National Survey of Long-term Care Providers

About NPALS

News

The National Study of Long-Term Care Providers (NSLTCP) is now called the National Post-acute and Long-term Care Study (NPALS). The new name reflects the addition of more post-acute sectors (i.e. inpatient rehabilitation facilities and long-term care hospitals), while keeping the same sectors that have been in the study since it launched in 2012 (adult day services centers, assisted living and similar residential care communities, home health agencies, hospices, and nursing homes). The information NCHS plans to collect about adult day services centers and participants and residential care communities and residents will not change. Please contact us at ltcsbfeedback@cdc.gov with your questions about this exciting change.

Primary Study Goals

The main goals of NPALS are to:

  1. Estimate the supply and use of paid, regulated post-acute and long-term care services providers.
  2. Estimate key policy-relevant characteristics and practices.
  3. Produce national and state-level estimates, where feasible.
  4. Compare estimates among sectors.
  5. Monitor trends over time.

NPALS expands NSLTCP, which replaced NCHS’ previous National Nursing Home Survey, National Home and Hospice Care Survey, and National Survey of Residential Care Facilities. NPALS was designed to be responsive to multiple factors: NCHS’ 2009 Board of Scientific Counselors external review panel’s key recommendation to integrate all existing and future long-term care provider surveys into a unified study that can provide an overall picture of the long-term care spectrum at the same point in time; uncertainties and challenges in getting back into the field after periodic and infrequent data collection as with NCHS’ previous long-term care provider surveys; and NCHS’ goal to monitor the diverse post-acute and long-term care fields, and fill the gaps in coverage of long-term care providers and recipients.

NPALS:

  • Provides information on seven major sectors of paid, regulated post-acute and long-term care services providers and services users.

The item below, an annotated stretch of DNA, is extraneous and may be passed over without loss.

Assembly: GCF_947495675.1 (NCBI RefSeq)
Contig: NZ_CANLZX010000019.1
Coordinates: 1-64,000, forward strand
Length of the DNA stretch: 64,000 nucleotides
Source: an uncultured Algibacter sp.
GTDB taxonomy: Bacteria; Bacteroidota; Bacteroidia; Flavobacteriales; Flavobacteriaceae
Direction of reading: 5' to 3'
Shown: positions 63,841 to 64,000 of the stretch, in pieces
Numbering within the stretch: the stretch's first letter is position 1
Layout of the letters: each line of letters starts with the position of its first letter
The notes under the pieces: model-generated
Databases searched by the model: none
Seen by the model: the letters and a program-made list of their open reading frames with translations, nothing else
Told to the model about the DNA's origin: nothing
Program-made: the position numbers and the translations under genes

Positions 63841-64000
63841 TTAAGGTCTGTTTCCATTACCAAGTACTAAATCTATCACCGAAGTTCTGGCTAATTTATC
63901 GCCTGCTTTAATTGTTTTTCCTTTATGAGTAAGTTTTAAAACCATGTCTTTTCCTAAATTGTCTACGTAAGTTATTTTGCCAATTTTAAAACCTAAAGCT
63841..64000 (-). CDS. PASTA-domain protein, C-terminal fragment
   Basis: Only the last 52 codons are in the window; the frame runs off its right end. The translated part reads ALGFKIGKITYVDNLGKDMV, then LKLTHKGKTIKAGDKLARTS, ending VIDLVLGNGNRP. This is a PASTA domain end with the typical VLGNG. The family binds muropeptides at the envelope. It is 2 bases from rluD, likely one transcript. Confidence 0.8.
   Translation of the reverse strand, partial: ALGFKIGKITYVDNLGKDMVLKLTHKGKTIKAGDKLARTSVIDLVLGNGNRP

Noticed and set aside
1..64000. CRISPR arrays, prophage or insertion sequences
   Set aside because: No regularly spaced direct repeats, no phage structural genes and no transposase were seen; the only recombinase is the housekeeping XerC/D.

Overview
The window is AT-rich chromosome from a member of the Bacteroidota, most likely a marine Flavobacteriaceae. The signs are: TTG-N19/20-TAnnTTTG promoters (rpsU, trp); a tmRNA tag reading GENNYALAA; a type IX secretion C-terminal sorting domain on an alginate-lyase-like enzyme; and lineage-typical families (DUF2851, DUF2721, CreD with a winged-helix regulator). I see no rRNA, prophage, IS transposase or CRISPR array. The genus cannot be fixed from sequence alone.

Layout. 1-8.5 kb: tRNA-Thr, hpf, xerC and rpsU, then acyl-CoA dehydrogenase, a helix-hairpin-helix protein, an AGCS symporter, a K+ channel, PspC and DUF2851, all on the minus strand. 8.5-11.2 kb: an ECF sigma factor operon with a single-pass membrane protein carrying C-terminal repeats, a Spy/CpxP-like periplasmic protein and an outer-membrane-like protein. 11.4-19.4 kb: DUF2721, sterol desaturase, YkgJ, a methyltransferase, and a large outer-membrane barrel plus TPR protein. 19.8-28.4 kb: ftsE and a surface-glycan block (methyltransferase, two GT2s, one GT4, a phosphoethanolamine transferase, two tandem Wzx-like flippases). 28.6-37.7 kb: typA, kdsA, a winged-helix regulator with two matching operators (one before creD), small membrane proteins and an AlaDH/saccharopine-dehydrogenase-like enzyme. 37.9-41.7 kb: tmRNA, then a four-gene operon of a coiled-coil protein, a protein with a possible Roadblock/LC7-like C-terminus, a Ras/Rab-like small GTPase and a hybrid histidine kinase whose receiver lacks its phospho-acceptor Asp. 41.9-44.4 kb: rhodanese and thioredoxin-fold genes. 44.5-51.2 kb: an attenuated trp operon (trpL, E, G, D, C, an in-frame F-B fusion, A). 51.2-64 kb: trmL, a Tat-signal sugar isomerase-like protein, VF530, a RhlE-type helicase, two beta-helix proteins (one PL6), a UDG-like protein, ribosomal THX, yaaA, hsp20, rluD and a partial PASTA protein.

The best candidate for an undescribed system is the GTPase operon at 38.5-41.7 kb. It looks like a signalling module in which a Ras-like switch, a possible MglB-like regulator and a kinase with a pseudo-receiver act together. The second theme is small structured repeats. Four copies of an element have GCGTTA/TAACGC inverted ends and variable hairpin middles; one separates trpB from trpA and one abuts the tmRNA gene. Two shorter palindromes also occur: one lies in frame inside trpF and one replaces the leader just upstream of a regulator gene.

• Uses existing administrative data on nursing homes, home health agencies, hospices, inpatient rehabilitation facilities, and long-term care hospitals.
  • Collects primary data on adult day services centers and residential care communities via national and state representative surveys because national administrative data are not available on these providers.
  • Allows comparisons among sectors at a similar point in time and over time.

Survey Fielding Update

NCHS ended fielding of the 2020 Adult Day Services Center and Resident Care Community in July 2021. All adult day services centers and a sample of residential care communities that received a survey were invited to participate.

Published Reports and Survey Documentation

Findings from the 2012, 2014, 2016, and 2018 survey waves are available from the Study Results and Publications pages. Please sign up for the Long-term Care Listserv to be notified when new products are published. Questionnaires from the 2012, 2014, 2016, 2018, and 2020 survey waves can be found on the Questionnaires, Data Sets, and Related Documentation page.

Public Use and Restricted Data Files

Restricted data files for the 2012, 2014, 2016, and 2018 adult day services center and residential care community surveys are available through NCHS’ Research Data Center (RDC) for a fee. Public use files (PUF) from the 2018 adult day and residential care surveys are available to download from the NPALS website. Potentially identifiable information about providers and users were removed from the PUFs to ensure the confidentiality of respondents.

The 2020 NPALS provided an opportunity to collect COVID-19-related data for residential care communities and adult day services centers. The data collected about the ADSC’s and RCC’s COVID-19 counts and experiences, as reported by ADSC and RCC directors/administrators are retrospective beginning from January 2020 through the questionnaire completion date. The preliminary data only includes survey submissions through mail and web who responded by March 25, 2021, excluding later mail and web submissions and all CATI survey mode respondents.

These included survey responses from 1,631 eligible ADSCs from a census of over 5,500 centers, and 3,295 eligible RCCs from a sample of 11,618 RCCs. The data files include weights that can be used to get nationally representative estimates. However, these data are considered preliminary and the estimates may change after the release of the final data files  in 2022.

For more information and announcements:

Page last reviewed: October 6, 2021